China's 'Belt And Road' Partners Beg Beijing For Bilateral Bailouts

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by Tyler Durden
Friday, May 01, 2020 - 01:10 AM

China's cash-strapped partners in their "Belt and Road" (BRI) global development project have been begging Beijing for debt relief amid the coronavirus pandemic, according to the Financial Times.

And according to Chinese policy advisers, the Xi regime is considering several options - including suspending interest payments on loans from the country's financial institutions. That said, outright debt forgiveness is unlikely.

According to Washington-based consultancy RWR Advisory, Chinese financial institutions have lent an estimated $461bn for BRI projects since 2013 - making it the largest development initiative in the world.

"We understand a lot of countries are looking to renegotiate loan terms," said one researcher at China Development Bank, which spearheads hundreds of billions of dollars in BRI projects globally along with the Export-Import Bank of China.

"But it takes time to strike a new deal and we cannot even travel abroad right now. The BRI loans are not foreign aid. We need to at least recoup principal and a moderate interest," said the researcher on condition of anonymity.

"It is OK for 20 per cent of our portfolio projects to have problems," they added, "But we can’t tolerate half of them going under. We might consider extending loans and giving interest relief. But in general our loans are issued according to market principles."

The BRI, which was launched in 2013 as the signature foreign policy initiative of President Xi Jinping, is aimed at building infrastructure and boosting China’s influence around the world. Most of the 138 countries that have officially signed up to the BRI are developing nations, many with the weakest credit ratings in the world. -Financial Times

In particular, BRI partners in several African nations - which have received approximately $143bn in BRI loans between 2000 and 2017 - are understood to have applied for debt relief.

A policy adviser to the Chinese government, who declined to be identified, said that Beijing’s preferred option in dealing with national requests for debt relief would be to “suspend interest payments” on loans.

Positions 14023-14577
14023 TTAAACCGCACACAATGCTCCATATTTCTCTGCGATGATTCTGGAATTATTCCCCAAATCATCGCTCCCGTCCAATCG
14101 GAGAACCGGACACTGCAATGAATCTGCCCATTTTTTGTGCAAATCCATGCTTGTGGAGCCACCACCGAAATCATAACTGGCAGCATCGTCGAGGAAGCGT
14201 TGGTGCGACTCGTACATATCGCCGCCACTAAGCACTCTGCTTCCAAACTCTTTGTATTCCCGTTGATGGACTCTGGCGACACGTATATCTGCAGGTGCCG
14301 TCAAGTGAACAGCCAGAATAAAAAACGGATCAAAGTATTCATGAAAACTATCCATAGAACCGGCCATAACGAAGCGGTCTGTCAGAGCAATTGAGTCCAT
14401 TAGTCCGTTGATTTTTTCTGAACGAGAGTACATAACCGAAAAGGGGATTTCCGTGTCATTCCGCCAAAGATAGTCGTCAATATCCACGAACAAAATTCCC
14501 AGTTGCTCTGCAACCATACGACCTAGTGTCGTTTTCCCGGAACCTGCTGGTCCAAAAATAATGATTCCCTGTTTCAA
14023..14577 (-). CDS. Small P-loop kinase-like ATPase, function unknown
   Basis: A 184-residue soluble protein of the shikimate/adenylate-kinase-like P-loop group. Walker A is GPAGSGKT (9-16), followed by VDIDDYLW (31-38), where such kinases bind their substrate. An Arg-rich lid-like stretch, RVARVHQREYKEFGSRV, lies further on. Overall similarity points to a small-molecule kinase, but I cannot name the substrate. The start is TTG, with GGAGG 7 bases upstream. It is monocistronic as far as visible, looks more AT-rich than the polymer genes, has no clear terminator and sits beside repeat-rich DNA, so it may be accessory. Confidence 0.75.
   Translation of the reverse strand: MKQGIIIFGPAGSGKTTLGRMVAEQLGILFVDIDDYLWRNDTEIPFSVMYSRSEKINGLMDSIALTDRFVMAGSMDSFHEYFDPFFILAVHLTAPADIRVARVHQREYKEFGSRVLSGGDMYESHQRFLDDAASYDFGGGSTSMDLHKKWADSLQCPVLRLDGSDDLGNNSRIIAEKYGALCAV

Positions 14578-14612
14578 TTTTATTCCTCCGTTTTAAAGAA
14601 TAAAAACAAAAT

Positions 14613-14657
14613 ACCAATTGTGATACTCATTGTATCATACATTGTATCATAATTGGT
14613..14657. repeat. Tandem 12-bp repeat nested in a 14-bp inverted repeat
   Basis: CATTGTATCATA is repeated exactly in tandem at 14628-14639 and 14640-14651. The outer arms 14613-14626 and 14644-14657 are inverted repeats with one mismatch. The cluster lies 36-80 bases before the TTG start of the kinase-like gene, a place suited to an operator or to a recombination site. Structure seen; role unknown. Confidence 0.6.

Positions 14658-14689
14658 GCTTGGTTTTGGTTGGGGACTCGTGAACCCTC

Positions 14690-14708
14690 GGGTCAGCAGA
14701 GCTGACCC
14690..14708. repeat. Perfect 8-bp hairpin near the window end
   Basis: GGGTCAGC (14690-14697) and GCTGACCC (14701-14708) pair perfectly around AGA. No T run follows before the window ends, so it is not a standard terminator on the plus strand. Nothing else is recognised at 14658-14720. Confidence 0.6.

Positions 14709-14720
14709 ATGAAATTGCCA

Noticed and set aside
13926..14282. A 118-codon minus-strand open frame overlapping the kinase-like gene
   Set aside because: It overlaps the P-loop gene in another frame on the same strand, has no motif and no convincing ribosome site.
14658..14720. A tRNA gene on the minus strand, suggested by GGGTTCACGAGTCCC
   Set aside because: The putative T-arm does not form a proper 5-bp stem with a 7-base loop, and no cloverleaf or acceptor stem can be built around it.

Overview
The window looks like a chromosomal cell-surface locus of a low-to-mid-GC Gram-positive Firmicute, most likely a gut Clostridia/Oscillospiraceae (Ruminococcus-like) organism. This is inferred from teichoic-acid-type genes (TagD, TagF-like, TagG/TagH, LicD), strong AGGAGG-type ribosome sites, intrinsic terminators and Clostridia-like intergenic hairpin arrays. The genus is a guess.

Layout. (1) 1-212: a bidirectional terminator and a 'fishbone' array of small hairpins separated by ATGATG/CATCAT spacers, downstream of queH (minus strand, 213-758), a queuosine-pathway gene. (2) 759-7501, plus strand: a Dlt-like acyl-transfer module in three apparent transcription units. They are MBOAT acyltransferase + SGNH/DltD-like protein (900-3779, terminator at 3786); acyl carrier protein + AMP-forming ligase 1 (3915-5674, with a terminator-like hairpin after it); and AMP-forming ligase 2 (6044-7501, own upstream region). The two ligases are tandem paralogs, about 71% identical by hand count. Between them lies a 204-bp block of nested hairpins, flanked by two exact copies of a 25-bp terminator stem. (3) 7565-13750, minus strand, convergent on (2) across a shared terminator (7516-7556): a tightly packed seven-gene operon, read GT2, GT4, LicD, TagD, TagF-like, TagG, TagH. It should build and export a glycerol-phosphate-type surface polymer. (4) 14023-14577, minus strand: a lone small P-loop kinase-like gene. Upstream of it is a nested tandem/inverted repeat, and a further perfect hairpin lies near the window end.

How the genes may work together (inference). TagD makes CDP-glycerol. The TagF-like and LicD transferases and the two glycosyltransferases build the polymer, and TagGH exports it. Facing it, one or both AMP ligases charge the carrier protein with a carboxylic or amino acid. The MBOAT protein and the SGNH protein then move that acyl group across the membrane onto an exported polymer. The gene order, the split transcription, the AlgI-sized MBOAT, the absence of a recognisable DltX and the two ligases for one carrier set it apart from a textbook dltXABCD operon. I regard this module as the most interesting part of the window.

However, some borrowers with “good market order” may be allowed to reschedule their loans. Forgiving debt permanently would be a “last option”, the adviser said. -Financial Times

Earlier this month China agreed to freeze bilateral loan repayments for low-income countries until the end of the year, agreeing to a G20 initiative which covered "all official bilateral creditors," including lending from Chinese policy banks.

That said, diplomats say that the process of sifting through which loans from various countries would be eligible, while negotiations are being undertaken with China on a bilateral basis. According to the FT, China consequently has a ton of leverage.

According to researcher Mei Guanqun of the Beijing think-tank China Center for International Economic Exchanges, China has yet to solidify plans for dealing with the mounting debt-relief requests.

"But there are a few rules of thumb," he said. "First, China’s commercial banks like [Bank of China] and [Industrial and Commercial Bank of China] are unlikely to forgive loans because they are under pressure from Beijing to meet financial targets."

"Second, China Development Bank and China ExIm Bank may provide sovereign loan relief to countries that are friendly with us," added Mei. "We may cut interest rates by a few percentage points or have it removed. We could also reduce principal payment by a moderate amount. The idea is to keep borrowers from going under, which may undermine our interest."

According to Andrew Davenport, COO of RWR Advisory, Beijing is concerned that BRI will be interpreted to have resulted in "predatory economic behavior" by which China will be able to claim valuable assets as collateral when countries can't pay their debts.

"The narrative certainly matters and indeed they seem to worry about it," said Davenport. "If they can persuade people not to always be looking at what mischief Beijing is up to but rather to see the ‘goodness’ on offer, that’s a winning formula for China."